ABC News' Paula Faris reports:
Of the 47.9 percent of Americans who take prescription drugs, according to the U.S. Centers for Disease Control and Prevention, most would like to save on their monthly medication bill.
Cari and Andrew of Lake Worth, Fla., who asked that their last names not be used to protect their privacy, certainly fall into that category.
Cari has Crohn's disease and requires monthly infusions. Additionally, her son Jared is on a growth hormone, and other members of the family take medicine for high cholesterol and high blood pressure. When the couple's insurance company recently pulled the plug on some of their prescription drug coverage, they were facing a $20,000 monthly bill.
To help Cari and Andrew save money on their prescriptions, ABC News brought in Michelle Katz. Katz is a health care advocate, nurse and author of "Healthcare for Less: Getting the Care You Need Without Breaking the Bank" and "Life Tips: 101 Health Insurance Tips."
1. Check your bill, like you would at a restaurant.
Believe it or not, there are codes for your drugs, and billing departments often get them wrong. In seconds, ABC News found one of those wrong codes on Cari and Andrew's bill. The couple were being charged for a higher priced drug. Fixing the code immediately saved them $1,200.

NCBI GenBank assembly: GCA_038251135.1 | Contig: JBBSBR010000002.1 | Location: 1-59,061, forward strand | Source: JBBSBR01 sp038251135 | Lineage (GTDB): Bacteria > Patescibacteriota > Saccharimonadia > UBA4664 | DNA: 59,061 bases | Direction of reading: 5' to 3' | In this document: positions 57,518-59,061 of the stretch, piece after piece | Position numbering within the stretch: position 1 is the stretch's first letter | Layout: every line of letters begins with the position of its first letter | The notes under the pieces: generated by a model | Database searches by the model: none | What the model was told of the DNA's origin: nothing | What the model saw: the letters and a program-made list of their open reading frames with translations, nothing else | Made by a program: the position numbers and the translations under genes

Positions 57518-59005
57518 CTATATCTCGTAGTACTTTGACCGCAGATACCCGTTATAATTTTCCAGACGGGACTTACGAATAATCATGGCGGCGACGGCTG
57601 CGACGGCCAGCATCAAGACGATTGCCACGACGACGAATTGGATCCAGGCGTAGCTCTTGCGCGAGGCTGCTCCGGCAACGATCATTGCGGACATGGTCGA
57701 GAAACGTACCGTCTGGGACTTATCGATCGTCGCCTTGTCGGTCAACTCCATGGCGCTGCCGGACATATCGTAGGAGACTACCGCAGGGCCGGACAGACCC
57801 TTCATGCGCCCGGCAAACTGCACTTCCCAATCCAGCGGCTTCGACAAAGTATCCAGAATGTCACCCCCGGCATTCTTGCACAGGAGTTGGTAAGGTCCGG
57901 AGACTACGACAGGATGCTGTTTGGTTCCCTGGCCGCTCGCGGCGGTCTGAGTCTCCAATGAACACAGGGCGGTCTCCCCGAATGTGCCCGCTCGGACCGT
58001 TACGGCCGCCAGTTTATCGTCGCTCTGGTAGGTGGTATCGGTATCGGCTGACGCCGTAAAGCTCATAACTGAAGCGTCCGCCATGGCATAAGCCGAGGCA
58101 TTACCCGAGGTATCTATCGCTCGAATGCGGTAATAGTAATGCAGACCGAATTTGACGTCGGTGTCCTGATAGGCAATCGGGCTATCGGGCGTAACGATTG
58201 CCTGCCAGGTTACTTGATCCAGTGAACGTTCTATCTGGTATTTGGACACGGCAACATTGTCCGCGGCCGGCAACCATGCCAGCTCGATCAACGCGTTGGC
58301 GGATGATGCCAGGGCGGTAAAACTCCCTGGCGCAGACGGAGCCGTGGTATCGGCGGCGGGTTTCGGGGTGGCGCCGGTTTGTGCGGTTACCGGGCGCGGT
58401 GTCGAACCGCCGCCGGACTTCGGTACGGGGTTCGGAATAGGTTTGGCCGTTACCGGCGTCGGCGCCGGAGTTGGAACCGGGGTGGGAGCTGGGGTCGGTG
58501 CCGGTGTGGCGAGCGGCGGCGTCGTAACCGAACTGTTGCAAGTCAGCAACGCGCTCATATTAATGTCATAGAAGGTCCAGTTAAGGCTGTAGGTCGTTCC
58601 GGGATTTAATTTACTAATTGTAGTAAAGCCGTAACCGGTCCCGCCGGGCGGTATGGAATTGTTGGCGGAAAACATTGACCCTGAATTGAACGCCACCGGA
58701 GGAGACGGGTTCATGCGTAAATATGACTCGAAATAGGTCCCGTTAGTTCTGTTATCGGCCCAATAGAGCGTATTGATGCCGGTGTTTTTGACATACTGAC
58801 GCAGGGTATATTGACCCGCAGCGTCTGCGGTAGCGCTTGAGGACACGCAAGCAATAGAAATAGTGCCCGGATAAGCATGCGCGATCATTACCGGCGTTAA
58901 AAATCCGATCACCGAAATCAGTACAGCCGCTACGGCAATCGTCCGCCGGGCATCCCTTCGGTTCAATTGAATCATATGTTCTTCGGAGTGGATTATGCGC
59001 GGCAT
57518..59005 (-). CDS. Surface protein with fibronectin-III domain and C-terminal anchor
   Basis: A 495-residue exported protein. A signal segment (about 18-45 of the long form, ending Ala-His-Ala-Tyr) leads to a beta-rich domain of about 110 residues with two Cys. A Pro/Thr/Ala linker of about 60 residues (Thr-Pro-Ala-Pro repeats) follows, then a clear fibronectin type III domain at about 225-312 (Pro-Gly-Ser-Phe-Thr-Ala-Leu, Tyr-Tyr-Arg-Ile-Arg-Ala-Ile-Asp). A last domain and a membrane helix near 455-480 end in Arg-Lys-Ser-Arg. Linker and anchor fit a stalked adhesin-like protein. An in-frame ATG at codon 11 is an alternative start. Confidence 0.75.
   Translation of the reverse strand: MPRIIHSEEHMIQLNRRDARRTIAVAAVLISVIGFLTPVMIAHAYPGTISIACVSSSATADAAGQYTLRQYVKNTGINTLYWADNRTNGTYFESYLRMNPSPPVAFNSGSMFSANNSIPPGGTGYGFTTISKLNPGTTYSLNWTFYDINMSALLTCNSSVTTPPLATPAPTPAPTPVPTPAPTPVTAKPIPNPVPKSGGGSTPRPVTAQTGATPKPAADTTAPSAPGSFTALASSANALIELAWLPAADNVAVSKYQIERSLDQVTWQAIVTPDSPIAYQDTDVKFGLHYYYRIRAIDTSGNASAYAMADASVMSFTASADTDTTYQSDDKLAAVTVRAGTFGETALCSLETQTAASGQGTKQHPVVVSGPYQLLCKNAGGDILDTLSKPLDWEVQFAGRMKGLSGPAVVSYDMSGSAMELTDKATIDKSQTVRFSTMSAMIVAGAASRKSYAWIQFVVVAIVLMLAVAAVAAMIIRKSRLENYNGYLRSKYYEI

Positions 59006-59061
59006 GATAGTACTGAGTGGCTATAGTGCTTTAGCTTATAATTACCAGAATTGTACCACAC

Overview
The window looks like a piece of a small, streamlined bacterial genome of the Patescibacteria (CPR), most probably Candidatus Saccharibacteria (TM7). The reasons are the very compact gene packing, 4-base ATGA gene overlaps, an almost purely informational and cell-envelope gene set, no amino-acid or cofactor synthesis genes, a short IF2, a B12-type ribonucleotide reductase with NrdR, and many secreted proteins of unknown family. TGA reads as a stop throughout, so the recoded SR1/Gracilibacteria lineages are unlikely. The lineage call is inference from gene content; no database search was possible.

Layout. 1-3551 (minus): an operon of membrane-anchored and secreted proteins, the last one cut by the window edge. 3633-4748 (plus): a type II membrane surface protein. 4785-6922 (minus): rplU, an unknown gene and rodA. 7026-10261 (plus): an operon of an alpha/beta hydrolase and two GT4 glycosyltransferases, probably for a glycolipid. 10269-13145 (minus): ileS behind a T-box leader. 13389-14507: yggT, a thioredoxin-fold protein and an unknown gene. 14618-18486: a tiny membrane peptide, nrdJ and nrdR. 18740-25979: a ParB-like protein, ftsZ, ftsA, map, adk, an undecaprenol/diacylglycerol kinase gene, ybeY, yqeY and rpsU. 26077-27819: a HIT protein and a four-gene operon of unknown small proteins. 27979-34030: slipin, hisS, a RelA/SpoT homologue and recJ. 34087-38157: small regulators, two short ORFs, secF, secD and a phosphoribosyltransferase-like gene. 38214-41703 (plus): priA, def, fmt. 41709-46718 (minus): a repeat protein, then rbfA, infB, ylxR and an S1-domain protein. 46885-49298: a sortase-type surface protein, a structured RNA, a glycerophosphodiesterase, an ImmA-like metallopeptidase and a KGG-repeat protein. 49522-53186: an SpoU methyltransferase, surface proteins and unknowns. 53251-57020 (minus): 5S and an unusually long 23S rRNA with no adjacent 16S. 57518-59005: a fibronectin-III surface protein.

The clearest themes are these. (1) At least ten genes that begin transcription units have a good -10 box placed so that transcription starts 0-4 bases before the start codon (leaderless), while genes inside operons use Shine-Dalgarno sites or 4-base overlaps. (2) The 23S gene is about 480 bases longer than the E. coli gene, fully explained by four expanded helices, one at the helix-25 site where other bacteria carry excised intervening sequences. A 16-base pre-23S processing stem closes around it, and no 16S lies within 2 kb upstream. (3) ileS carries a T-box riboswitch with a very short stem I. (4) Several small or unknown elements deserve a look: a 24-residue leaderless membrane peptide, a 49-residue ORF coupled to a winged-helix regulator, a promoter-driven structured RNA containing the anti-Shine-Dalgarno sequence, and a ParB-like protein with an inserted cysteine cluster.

2. Arm yourself with the Low RX App.
Did you know that drug prices fluctuate like gas prices? The app tells you what the average cost is for a particular drug and its generic, and arms you with the phone numbers of every pharmacy in your area. You can call other pharmacies to comparison shop. The app also shows discounts.
"You can get up to 75 percent off in some cases," said Katz.
3. Go to big wholesalers, even if you're not a member.
The Low RX app told ABC News to go to Costco, and as it turned out, by law you could buy your prescription drugs there even if you weren't a member. ABC News found one of Cari's drugs at Costco for $100 less than elsewhere.
If you do go to smaller mom-and-pop pharmacies, you can wheel and deal to bring the price down. Bringing cash can increase your bargaining power. Instead of paying $30 for a prescription at a local pharmacy, Cari secured the same prescription for $12 - an $18 savings.
5. You can go directly to the big drug companies.
Katz called and emailed large drug companies on behalf of Cari and Andrew. She kept at it for weeks, providing proof of the family's financial situation and even suggested that Cari might have to stop buying its particular drug altogether.
6. Visit Needymeds.com.
Needymeds is a nonprofit group that offers grants, vouchers and patient assistance through its website.
7. Use an RX Access discount card.
Together Rx Access offers savings on brand-name and generic prescription products to individuals and families without prescription drug coverage, according to its website.
With the help of Michelle Katz, Cari and Andrew lowered their monthly prescription drug bill from $20,000.19 to $1,252.28, saving them $18,747.91. And that's real money.